Most Americans do not want to sing their national anthem. They want to think that they are patriotic but they don’t want to show it in public unless the required action is undemanding. It is not difficult to stand up, face the flag, and remain upright for seventy-five seconds while a soloist or band executes the anthem. Many of the spectators even applaud the performers or the recording as they sit down. This is the way most Americans experience the SSB.

After all, sports fans are the curators of our nation’s anthem. They are a conservative lot, and do not encourage alterations or substitutions. When the management of Comiskey Park told their organist to open the games with “God Bless America,”the patrons’ protest forced them to revert to the SSB. When the promoters of the 1973 Olympic tryouts announced that they were planning to omit the SSB from the opening ceremonies in Madison Square Garden in order to avoid such embarrassing demonstrations as had occurred at the Games in Mexico City, their financial backers threatened to pull out. When José Feliciano sang his soul version of the SSB before the fifth game of the 1968 World Series in Detroit, the fans booed. Such notables as Aretha Franklin, Vincent Lopez, and Igor Stravinsky have learned that most Americans like their national anthem straight with no additives or chasers.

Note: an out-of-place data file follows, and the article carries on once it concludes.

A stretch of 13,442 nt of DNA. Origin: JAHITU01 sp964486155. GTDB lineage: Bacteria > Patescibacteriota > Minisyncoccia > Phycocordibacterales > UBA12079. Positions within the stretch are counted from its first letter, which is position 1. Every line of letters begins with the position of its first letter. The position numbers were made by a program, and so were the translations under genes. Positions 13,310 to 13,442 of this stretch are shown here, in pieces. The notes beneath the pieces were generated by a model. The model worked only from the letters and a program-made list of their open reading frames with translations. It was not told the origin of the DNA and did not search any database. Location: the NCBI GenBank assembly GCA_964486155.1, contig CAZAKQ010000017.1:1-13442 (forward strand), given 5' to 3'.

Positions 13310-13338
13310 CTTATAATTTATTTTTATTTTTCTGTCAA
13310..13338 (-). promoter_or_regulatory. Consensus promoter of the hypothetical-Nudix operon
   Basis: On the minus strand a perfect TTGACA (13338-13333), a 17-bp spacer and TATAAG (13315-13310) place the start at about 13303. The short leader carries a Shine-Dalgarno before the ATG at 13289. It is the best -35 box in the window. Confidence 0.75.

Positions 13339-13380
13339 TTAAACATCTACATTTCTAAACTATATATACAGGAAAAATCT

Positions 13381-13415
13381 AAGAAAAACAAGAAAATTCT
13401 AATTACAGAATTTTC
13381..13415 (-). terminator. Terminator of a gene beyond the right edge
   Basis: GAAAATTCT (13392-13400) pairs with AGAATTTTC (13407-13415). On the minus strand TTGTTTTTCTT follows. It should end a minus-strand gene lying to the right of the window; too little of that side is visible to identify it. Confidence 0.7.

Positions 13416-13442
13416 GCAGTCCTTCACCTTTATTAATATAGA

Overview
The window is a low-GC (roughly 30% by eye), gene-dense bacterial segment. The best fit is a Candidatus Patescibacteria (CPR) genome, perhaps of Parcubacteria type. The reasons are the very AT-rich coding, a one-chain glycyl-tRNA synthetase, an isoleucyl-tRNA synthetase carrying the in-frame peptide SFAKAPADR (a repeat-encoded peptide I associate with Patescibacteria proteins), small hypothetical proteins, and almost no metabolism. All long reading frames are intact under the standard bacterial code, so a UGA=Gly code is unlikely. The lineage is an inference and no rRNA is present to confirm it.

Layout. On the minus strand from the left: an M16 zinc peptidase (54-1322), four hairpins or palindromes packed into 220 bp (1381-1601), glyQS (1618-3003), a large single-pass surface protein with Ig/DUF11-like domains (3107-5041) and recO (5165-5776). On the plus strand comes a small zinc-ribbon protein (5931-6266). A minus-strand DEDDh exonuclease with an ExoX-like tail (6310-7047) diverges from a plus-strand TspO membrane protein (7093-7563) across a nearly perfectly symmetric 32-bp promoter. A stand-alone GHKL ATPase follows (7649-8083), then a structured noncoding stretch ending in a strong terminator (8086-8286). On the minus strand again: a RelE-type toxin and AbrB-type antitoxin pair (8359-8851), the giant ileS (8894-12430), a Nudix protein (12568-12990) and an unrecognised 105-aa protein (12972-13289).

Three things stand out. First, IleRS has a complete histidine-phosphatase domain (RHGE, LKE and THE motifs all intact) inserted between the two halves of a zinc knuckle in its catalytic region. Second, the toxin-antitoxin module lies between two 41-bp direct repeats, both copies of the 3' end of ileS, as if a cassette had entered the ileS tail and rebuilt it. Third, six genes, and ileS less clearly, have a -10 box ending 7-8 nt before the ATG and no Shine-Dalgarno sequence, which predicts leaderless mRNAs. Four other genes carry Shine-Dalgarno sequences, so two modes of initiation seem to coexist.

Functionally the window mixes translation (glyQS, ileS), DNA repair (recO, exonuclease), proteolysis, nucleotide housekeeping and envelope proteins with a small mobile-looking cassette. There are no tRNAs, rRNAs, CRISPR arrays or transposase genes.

Except for the vote of the 1974 annual conference of the Minnesota United Methodist Church, there has been neither a ground swell nor a ripple of public opinion indicating any desire for a new anthem. It is true that from 1955 to 1968, Rep. Joel T. Broyhill of Virginia annually introduced to the House Judiciary Committee a bill ordering that the national anthem be customarily sung in the key of B flat but that the keys of G, A, and A flat be allowed as options. The bill never made it out of committee.

Most sports fans and Americans agree, I suspect, with Howard Flieger, who says in a 1974 issue of U.S. News & World Report, “Surely there are better things to do in these trying times than complain about ‘The Star-Spangled Banner.’” Mr. Flieger then points to a clinching reason that the SSB will not be soon replaced. We will not be able to agree upon its successor.

There have been many nominations for that spot: “The Battle Hymn of the Republic,” “America the Beautiful,” “This Land is Your Land,” and “God Bless America,” to name a few. But I see no reason to expect an immediate change.